The Age of the Bailout
November 2008 | Dave Corsi, MREIA's Legislative Awareness Chair
Now that the "Age of the Bailout" is well under way, the states are getting into the act. Leading off with California, the governors are headed to Washington pleading with Congress to bail them out as well. This past week New Jersey and New York made the pilgrimage to Washington to ask Washington to cover up their fiscal sins and make it all better.
However, Washington can't make it all better because the Federal government has problems of their own. They have already spent nearly $1 trillion dollars, just this year, that they don't have. This means one of two things: Washington can tell the states, "no thanks" (hardly likely), or get those printing presses humming. I am betting on the latter. Governments throughout this nation, and the world, I might add, have proven to be thoroughly incapable of managing money and budgets. It was only a matter of time for their failures to become public and that time is now.
After mismanaging the nation's lending and money supply, The Bush Administration's Treasury Department, Congress and the Federal Reserve are taking the easy way out and will begin increasing the money supply. Hoping and praying that this scam will at least give them cover till they retire from public office and so they can then write books explaining how they acted as statesmen.
The bottom line for us as investors is with new "easy money" rolling in, the government is hoping to stem the tide of declining house prices by keeping the interest rate low. Yet this will just prolong the situation while creating a false sense of security. It will inflate the price of things, namely houses. In the meantime countries flush with cash (China among others), will start looking for places to invest that cash. And that cash will go to the nation that is the highest bidder which will eventually force countries around the world to raise their interest rates, hence increasing their chances of getting some of that Chinese cash.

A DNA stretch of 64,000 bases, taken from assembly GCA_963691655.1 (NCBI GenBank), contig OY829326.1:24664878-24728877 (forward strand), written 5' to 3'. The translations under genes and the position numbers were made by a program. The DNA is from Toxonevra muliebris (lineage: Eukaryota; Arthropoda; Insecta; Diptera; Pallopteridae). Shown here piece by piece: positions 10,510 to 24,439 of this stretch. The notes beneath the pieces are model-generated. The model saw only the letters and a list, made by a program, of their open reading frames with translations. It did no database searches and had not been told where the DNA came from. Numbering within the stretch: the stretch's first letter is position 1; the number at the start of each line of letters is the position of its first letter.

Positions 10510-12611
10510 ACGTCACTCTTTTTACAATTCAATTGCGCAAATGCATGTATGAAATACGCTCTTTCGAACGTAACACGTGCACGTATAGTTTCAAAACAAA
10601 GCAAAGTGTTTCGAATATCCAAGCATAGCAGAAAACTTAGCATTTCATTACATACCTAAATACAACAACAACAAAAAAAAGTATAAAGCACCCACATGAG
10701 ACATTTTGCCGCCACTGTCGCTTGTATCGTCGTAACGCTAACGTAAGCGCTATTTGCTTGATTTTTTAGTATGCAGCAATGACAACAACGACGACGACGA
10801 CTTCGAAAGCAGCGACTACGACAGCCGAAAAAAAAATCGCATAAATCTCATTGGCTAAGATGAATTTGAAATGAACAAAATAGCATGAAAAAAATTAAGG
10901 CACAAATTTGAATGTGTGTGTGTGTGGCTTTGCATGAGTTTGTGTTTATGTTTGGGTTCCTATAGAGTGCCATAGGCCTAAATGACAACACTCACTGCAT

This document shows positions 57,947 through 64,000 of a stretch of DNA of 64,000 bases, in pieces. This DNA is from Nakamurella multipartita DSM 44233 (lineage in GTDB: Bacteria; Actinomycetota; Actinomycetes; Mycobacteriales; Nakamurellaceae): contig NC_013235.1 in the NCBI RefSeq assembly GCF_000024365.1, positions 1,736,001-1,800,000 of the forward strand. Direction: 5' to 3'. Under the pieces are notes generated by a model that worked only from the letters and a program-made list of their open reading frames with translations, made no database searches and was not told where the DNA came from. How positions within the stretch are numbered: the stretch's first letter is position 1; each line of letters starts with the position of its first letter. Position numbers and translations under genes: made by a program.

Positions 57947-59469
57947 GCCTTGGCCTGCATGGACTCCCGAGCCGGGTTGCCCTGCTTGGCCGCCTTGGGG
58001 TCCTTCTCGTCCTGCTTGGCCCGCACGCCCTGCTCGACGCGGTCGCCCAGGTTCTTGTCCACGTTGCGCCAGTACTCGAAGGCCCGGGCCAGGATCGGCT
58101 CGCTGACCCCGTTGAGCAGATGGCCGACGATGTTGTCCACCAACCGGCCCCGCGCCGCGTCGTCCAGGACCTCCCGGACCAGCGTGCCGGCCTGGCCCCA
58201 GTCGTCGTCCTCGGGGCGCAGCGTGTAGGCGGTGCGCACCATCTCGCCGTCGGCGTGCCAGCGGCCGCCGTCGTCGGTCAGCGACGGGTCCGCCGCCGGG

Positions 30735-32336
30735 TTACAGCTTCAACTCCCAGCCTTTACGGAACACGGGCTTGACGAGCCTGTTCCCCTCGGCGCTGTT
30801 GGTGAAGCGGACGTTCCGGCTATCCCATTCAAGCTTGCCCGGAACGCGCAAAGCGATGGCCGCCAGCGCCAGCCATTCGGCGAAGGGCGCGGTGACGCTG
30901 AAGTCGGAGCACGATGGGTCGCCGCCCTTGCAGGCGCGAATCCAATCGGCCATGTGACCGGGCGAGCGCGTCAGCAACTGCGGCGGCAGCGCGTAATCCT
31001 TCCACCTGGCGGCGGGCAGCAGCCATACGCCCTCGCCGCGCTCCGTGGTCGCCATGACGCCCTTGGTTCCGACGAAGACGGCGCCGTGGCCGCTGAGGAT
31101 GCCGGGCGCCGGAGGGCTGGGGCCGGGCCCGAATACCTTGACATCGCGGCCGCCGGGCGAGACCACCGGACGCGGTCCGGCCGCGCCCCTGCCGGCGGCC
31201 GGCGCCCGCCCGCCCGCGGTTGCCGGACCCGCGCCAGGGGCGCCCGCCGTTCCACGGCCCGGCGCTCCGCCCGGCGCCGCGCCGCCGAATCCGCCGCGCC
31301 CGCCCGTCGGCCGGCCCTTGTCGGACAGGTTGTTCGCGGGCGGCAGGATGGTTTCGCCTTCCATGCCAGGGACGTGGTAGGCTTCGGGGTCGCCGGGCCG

Remember the above paragraph the next time some politician defends this nation's tax policy, which is the source of all the misery. In their quest to tax production (to paraphrase Albert Einstein, he said it was the stupidest thing he ever saw a government do: taxing production), and create "class warfare," coupled with loopholes and write-offs (65,000 pages worth), the government sowed the seeds of this mess.
Wall Street has become a street of drug addicts with the drug dealer being the Federal Reserve and the drug is "easy money." Wall Street keeps begging the Feds to lower the prime rate as if that will solve the problem. In short, just one more fix and things will be all right. In reality, just one more fix will do nothing. That "fix" mentality is what caused easy money to flood the real estate market, causing prices to rise well above true value. Does anyone really believe real estate values truly doubled over the course of five years? Simply put, the system was rigged so that demand would exceed supply which caused a false appreciation. The powers that be (Government, Federal Reserve, Wall Street, Treasury) are once again starting up the printing presses and lowering interest rates thereby making the same mistake, proving that they will do anything to cover up their incompetence.